Thirty-eight research universities that produce one-third of U.S. doctoral degrees in science, technology, engineering and mathematics (STEM) fields now are members of the Center for the Integration of Research, Teaching and Learning (CIRTL), established in 2003 with support from the National Science Foundation to improve the teaching skills and increase the diversity of future STEM university faculty members. The CIRTL mission is to enhance excellence in undergraduate education through the development of a national faculty committed to implementing and advancing effective teaching practices for diverse learners as part of successful and varied professional careers.
Service Learning integrates academic coursework with service to the community. Students engage in classroom activities and discussions and perform local projects related to their academic coursework, and reflect upon those experiences. More than a volunteering opportunity, service learning furthers educational goals while promoting civic responsibility. From focused instruction and concept discussions with classmates to practical, real-world application, coupled with reflection and assessment, the learning process becomes a much richer and more well-rounded experience. Through reflective activities, students enhance their understanding of course content, learn to apply academic training to solve real-world problems, and develop a sense of civic responsibility.
The Maverick Advantage Faculty Engagement (MAFE) Program engages, educates, prepares, and supports faculty on understanding what the Maverick Advantage is. It encourages faculty to integrate one or more of the Maverick Advantage activities into their academic courses, thereby giving students the opportunity to obtain Maverick Advantage experiences within their academic coursework.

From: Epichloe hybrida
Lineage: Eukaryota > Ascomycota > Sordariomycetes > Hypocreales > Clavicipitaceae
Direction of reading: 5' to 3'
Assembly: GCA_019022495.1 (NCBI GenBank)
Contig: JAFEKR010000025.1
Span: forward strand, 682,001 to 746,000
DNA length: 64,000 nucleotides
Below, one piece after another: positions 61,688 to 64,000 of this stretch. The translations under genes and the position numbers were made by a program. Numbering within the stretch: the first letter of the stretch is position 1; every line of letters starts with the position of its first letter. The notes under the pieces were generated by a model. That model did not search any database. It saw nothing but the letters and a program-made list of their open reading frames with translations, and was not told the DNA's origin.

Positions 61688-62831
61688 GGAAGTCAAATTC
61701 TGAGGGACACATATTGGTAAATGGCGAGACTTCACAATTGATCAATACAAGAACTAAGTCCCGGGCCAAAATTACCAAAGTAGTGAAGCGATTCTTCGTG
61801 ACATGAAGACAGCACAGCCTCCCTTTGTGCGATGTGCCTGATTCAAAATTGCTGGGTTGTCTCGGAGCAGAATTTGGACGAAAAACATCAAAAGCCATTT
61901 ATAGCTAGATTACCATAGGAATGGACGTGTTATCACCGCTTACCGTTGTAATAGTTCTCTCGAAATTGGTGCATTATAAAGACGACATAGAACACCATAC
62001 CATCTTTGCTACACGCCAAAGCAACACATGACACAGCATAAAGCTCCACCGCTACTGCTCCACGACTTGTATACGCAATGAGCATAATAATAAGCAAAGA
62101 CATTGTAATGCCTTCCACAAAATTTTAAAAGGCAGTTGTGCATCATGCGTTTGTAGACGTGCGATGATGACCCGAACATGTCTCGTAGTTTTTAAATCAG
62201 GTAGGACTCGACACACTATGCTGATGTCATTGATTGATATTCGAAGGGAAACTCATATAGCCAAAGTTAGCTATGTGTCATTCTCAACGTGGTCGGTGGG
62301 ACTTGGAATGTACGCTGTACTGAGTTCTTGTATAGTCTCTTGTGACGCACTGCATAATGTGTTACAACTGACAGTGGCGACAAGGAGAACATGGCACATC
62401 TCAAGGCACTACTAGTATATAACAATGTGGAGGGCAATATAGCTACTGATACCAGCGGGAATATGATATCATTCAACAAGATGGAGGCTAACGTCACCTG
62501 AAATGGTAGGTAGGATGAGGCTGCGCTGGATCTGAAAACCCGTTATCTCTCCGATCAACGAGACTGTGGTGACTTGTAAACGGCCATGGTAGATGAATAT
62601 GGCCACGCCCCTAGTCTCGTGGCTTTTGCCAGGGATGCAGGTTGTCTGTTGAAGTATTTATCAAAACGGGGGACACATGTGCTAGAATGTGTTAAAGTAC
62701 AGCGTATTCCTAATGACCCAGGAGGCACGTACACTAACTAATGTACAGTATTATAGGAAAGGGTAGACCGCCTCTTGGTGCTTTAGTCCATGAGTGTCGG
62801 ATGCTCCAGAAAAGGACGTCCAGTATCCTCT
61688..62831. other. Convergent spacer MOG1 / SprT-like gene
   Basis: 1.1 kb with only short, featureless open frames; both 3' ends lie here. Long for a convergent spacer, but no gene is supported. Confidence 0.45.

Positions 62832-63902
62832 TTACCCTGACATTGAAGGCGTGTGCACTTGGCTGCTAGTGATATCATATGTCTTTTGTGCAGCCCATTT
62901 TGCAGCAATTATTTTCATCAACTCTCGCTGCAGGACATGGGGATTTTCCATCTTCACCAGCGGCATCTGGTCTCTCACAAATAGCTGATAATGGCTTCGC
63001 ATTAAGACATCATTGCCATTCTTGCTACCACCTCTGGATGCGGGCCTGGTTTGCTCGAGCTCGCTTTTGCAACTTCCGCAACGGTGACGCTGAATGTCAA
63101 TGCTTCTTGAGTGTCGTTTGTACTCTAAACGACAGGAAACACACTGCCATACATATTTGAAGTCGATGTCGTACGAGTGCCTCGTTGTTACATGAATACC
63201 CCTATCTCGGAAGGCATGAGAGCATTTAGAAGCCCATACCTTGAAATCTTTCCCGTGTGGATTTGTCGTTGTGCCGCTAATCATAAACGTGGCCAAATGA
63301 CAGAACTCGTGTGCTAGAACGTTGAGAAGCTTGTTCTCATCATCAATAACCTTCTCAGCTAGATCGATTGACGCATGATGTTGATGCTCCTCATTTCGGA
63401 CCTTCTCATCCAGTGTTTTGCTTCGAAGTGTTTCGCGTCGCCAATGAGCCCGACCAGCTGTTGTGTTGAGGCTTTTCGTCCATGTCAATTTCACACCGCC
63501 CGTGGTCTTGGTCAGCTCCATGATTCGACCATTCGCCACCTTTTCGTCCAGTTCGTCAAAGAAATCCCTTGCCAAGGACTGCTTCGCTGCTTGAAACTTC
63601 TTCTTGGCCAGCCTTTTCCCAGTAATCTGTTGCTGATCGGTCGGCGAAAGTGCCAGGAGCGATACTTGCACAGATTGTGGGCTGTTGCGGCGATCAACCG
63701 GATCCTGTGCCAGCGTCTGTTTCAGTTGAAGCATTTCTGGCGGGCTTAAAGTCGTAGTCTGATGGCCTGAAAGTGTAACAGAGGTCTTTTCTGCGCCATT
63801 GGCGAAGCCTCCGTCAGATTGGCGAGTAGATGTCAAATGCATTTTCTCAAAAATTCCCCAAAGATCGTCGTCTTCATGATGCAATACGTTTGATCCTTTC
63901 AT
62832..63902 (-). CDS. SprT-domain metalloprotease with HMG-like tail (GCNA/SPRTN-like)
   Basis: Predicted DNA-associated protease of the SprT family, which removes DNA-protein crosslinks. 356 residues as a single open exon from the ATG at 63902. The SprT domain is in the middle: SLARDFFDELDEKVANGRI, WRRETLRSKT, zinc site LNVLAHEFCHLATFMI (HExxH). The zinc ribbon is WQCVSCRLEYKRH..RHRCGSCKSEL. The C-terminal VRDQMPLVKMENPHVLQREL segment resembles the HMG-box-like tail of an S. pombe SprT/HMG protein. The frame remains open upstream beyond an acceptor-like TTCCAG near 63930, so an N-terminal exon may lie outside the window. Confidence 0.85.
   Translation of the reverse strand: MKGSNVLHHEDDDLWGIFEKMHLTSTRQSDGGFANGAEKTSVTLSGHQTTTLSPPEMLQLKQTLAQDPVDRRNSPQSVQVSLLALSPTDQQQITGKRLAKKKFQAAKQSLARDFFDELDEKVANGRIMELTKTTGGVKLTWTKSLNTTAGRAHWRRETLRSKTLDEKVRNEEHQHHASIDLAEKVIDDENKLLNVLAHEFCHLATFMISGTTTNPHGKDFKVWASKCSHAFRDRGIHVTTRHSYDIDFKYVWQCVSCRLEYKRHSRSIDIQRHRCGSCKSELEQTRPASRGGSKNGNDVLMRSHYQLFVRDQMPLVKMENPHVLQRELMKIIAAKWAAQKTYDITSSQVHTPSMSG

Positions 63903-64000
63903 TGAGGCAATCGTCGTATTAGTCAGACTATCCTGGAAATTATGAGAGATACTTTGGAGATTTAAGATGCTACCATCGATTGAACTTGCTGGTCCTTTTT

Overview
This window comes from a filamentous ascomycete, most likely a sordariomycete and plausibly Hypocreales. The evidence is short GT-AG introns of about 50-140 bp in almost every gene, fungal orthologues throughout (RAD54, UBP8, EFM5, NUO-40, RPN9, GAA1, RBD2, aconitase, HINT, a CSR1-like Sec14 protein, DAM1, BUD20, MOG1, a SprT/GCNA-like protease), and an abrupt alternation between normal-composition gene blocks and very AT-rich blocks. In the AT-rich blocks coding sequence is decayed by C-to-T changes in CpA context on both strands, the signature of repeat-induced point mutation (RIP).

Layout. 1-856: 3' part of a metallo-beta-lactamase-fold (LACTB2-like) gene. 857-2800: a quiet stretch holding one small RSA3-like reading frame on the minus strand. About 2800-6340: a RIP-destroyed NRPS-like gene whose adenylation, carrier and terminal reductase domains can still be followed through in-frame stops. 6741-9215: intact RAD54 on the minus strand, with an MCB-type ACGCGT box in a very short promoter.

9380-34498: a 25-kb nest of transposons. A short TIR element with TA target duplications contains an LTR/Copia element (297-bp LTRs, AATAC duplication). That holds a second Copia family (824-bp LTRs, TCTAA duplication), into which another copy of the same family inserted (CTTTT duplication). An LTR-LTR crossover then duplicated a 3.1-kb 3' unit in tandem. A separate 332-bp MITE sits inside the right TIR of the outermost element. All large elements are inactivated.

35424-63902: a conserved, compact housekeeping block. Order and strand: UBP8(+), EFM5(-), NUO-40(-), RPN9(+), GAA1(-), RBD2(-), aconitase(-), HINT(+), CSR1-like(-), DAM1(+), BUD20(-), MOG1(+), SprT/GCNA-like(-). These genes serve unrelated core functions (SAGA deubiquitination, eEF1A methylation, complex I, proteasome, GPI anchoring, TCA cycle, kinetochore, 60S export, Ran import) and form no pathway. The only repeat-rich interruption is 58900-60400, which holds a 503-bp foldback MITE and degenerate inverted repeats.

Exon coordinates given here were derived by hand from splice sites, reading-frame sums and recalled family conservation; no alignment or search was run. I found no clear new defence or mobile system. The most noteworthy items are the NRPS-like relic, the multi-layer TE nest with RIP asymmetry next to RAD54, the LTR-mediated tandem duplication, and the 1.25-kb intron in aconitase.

Collaborate UTA, provides undergraduate students with a competitive edge by assessing and enhancing a key skill that employers desire: teamwork. Through the creation of a Student Teamwork Guide, development of Professional Learning Communities, and a Seed Grant Program to promote research, faculty and staff are working to develop innovative and effective ways to enhance and assess teamwork in the classroom and prepare our students for success both during, and after their time at UT Arlington.
LINK was a research laboratory where researchers, educators, and graduate students connected, shared, and collaborated in advancing social and technological networks, designing future learning models, and exploring the future of higher education. Pete Smith and Laurel Mayo created LINK in Fall 2013, with George Siemens joining as Executive Director December, 2013. LINK started with the MOOC Research Initiative Conference, funded by a grant from the Bill and Melinda Gates Foundation, December 5-6, 2013. Since that event, the lab has obtained a number of additional grants, developed a network of international scholars, initiated cutting-edge research projects, and collaborated with graduate students, faculty, and staff at the University of Texas at Arlington.